Friday, July 8, 2016


8 July 2016: A few months ago, the U.S. Naval Institute did a survey of what people thought were the greatest inventions for the navy over the history of the world.... I know, pretty ambitious. But they received a surprising number of responses to the survey. The overall winner, perhaps not surprisingly (though I was a bit shocked at it) was the concept of the aircraft carrier and launching warplanes from the sea. Here is the rest of the story.

USS Essex (WWII)
The number one answer was “aircraft at sea on an aircraft carrier.” As noted by a reader, it “allows the Navy to be a strategic asset, it gives the leadership flexibility in responding to international crises. Aircraft are effective against air, surface and subsurface threats, which no other weapon system/platform can claim. It has a reach far beyond that of any gun, it can be more precise than any missile, and it is recallable if the circumstances of its employment change. Its versatility is unmatched in the history of naval technology.”

“The application of steam propulsion to ships,” noted one Proceedings writer, “restored the tactical mobility which had been lost when the oar was discarded for sail. It gave fleets a temporary superiority which momentarily offset their losses in relative strategic mobility.” Yet for decades seagoing vessels retained their sails, and steam was more or less an auxiliary apparatus. But over time, the effectiveness of steam against Mother Nature’s fury became more than evident, and sails were largely abandoned.

USS Nautilus
Much as steam propulsion permitted ships to move under their own power, nuclear propulsion, readers recognized, revolutionized surface and submarine tactics. Developers of atomic energy recognized the potential for nuclear power to provide long-term sources for energy without the need for refueling, as coal- and liquid-fueled ships had relied on for over a century. Nuclear energy, without the need for frequent refueling, offered the possibility of “continuous cruising at top speeds, unlimited cruising radii, and practically absolute freedom from fuel logistics.” Ships such as the USS Nautilus (SSN-571) and Enterprise (CVN-65) “allow[ed] navies to do what navies do best—project national power overseas in support of foreign policy.”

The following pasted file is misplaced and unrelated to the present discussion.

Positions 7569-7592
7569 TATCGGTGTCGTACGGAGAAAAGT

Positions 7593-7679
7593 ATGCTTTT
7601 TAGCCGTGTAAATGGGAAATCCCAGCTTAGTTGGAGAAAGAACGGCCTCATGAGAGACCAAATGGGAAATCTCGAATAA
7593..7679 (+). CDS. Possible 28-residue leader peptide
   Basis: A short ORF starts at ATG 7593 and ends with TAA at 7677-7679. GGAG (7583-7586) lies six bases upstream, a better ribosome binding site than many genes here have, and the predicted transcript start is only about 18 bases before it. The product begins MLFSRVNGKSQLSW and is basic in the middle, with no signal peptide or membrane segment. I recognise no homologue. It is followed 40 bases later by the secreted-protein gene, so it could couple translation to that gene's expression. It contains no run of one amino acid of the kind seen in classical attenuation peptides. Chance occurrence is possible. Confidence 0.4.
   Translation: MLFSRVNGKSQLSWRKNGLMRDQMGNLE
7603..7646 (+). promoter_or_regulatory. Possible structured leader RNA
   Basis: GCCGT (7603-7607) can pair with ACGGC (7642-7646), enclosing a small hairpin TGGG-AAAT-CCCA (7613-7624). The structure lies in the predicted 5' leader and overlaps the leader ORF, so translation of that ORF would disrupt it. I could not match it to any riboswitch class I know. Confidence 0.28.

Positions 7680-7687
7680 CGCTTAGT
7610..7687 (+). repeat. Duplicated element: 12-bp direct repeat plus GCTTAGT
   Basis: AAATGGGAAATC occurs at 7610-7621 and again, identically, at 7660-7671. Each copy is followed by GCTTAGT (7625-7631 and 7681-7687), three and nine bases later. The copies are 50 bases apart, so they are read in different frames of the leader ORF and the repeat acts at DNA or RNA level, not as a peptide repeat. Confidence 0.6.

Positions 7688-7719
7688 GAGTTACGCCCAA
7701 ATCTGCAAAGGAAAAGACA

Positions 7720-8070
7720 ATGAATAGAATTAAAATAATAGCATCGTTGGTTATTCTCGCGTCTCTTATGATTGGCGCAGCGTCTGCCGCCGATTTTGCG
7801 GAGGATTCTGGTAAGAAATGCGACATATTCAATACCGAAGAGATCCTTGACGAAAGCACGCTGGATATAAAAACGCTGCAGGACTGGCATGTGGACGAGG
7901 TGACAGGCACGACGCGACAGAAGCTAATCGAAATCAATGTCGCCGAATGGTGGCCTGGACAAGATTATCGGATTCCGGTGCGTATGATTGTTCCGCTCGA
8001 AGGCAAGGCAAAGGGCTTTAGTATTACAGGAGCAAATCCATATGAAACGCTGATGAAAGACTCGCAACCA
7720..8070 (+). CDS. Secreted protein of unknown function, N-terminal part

Our personal choice, here at Maritime Maunder, was the ability to navigate the oceans with accuracy and confidence. Without that all these other wonderful inventions become kind of useless! So our first choice was the compass followed by Harrison's Chronometer. 

The magnetic properties of lodestone were understood as early as 400 BC, and it is thought early Viking and Roman navigators harnessed those properties for navigation, but the earliest confirmed remarks to its use date to ancient China, and instances of “‘South-pointing chariots’ are said to have been used ashore in warfare about 800 A.D.” Chinese compasses and navigation charts, once described by one European as “very useful when once understood, and not so rude as their appearance indicates,” had spread to Europe by the 13th century, and in time allowed the Occident to largely control the seas for centuries.

But the compass and celestial navigation really only provided—with any accuracy—just half the necessities for navigation. In order to determine the longitude of one’s position at sea, an accurate timekeeper was needed. Thus, readers were quick to recognize the development of the chronometer by John Harrison in the 18th century as a monumental innovation in the history of navigation and the world’s navies.
 With that accurate timekeeper, built to withstand the rocking forces and other impacts of the shipboard environment, “the art of navigation became something more than the crude approximations of former times.”
So that's what the readers of the Naval Institute Proceedings thought - and what we at Maritime Maunder thought. We'll leave it up to you, our readers, to decide your own choice for the greatest (most useful) invention in the naval world. I guess the argument could go on indefinitely....
Until next time,
                                           Fair Winds,
                                                   Old Salt

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